DAY SEVEN –  During our stay at Coba, we’ll stay at a newly constructed hotel near the village. After the closing of the venerable Villa Arqueologica, it’s the best available lodging close to the ruins. Simple, but clean with air-conditioning and hot water showers it’s our best option by far. From our hotel it’s a short drive to the nearby lake where we can scan the edges for grebes, herons, bitterns, Ruddy Crakes and other aquatic birds. The entire day will be spent exploring near Coba along the lake edge and in the forests surrounding the ruins. On recent visits, birding and hiking amid the ruins and along the edges of Lake Coba we’ve found Spotted Rail, Ruddy Crake, Least Bittern and other waders, Gray and Roadside Hawks, Northern Jaçana, Blue and Ruddy Ground-Doves, Cinnamon Hummingbird, Great Kiskadee, Mangrove Swallow, Gray-crowned Yellowthroat and White-collared Seedeater. Later, as we walked among the ruins, flocks of Olive-throated Parakeets, Canivet’s (Fork-tailed) Emerald, Red-vented (Yucatan) and Golden-fronted Woodpeckers, flycatchers (Brown-crested, Social and Greenish and Yellow-bellied Elaenias), Green Jay, Clay-colored Robin, Rufous-browed Peppershrike, Grayish and Black-headed Saltators and many orioles (Black-cowled, Yellow-backed and Altamira). Even among the many colorful tropical birds, our wintering warblers and Painted Buntings were standouts. The arid scrub south of Coba produced Red-billed Pigeon, Squirrel and Pheasant Cuckoos, Ferruginous Pygmy Owl, Collared Araçari, Keel-billed Toucan, Bright-rumped Attila, Masked Tityra, Yucatan Jay, Mangrove and Yucatan Vireos and Blue Bunting.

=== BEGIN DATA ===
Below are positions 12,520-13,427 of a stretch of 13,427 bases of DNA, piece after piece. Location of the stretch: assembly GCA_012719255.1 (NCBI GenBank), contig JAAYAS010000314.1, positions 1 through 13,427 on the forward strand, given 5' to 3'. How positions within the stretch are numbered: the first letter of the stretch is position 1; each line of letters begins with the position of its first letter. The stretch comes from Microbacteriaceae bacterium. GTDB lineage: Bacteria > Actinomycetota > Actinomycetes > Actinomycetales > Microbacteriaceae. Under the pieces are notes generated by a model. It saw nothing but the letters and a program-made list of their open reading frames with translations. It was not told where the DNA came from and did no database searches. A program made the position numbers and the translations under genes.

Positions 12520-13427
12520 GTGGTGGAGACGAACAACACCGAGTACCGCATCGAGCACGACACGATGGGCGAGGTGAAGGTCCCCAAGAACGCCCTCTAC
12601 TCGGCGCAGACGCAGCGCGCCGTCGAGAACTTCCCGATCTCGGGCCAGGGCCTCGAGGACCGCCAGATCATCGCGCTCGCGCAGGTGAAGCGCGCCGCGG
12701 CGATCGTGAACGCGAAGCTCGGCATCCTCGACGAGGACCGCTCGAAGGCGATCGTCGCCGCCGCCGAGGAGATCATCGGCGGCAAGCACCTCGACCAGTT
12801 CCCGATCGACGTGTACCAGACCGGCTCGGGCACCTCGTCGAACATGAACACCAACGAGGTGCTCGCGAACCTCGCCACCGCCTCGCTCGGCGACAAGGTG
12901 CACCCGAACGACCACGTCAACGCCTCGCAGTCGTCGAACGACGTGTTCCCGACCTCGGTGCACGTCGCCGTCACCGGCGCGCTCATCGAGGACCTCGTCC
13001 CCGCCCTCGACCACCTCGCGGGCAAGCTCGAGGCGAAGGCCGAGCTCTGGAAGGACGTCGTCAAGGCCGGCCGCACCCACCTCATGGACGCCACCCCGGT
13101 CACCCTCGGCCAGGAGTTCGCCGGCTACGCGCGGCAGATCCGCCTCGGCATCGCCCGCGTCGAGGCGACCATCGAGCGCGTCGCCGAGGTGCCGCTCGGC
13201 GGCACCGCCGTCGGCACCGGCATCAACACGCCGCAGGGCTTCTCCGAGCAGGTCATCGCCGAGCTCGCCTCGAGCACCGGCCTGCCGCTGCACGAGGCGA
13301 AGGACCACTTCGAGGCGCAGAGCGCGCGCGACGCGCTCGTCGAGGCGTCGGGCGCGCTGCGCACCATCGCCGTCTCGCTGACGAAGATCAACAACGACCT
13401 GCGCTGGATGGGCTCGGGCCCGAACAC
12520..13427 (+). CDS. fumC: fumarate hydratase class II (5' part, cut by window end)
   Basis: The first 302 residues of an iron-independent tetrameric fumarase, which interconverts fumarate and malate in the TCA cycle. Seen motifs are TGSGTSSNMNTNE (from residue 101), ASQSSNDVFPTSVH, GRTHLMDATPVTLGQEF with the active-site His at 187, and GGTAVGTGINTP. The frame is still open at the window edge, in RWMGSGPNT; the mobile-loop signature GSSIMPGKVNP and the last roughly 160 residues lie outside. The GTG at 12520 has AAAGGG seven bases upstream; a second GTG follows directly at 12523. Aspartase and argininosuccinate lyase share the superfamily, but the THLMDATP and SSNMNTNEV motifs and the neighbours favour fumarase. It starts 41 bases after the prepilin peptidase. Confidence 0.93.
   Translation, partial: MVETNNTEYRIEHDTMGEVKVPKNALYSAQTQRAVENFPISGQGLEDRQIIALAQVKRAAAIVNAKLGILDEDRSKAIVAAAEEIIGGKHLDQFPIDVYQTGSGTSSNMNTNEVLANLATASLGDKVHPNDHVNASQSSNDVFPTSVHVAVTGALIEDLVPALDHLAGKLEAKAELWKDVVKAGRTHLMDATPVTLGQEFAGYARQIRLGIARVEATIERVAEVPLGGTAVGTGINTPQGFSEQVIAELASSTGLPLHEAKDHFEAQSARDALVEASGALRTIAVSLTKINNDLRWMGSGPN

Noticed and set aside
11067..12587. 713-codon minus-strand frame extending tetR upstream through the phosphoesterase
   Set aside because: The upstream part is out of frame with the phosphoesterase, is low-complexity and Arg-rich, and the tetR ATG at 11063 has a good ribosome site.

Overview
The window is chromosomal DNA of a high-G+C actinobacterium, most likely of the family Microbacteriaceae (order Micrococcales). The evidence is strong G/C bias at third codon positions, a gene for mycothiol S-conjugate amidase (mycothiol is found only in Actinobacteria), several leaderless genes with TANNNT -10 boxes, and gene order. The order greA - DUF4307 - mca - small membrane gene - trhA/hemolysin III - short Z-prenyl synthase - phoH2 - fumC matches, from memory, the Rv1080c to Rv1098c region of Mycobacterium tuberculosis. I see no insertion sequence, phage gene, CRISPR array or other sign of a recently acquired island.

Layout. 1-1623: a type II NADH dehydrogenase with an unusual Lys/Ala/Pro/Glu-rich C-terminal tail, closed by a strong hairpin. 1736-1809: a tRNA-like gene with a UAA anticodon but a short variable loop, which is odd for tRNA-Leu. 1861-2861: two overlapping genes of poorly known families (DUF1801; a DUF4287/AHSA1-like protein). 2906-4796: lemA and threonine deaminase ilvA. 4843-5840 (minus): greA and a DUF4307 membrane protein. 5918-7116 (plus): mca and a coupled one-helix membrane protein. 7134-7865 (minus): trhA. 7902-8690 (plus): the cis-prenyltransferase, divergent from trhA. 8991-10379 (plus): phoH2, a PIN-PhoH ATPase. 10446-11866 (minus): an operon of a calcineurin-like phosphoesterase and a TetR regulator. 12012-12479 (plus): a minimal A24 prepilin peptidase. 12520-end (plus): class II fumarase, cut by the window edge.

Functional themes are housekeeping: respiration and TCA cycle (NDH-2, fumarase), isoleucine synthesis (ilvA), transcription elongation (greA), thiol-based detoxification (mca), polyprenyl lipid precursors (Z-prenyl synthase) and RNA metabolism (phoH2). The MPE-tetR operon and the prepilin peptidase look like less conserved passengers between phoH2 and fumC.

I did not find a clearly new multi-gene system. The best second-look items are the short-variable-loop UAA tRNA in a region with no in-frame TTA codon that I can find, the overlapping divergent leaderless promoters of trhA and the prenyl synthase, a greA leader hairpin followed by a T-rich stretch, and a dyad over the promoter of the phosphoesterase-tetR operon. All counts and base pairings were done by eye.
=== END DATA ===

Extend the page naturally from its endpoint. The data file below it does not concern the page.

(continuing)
An afternoon siesta is in order during the heat of midday, as we’ll have our best night birding opportunities in the countryside near Coba. Vermiculated Screech-Owl, Mottled Owl, Black-and-white Owl, Yucatan Nightjar, Yucatan Poorwill or a potoo hawking moths from its perch atop a bare snag are all possible. It’s a tradition on our tours to enjoy at least one sunset from the dock on the lake watching the Pauraques, Yucatan Nightjars and monstrous Marine Toads. Night Coba.

DAY EIGHT – Our last morning exploring the lakes and forests around Coba. We’ll target any species that have eluded us thus far. It’s likely that we’ll enjoy lunch near Coba before beginning our short drive to Valladolid.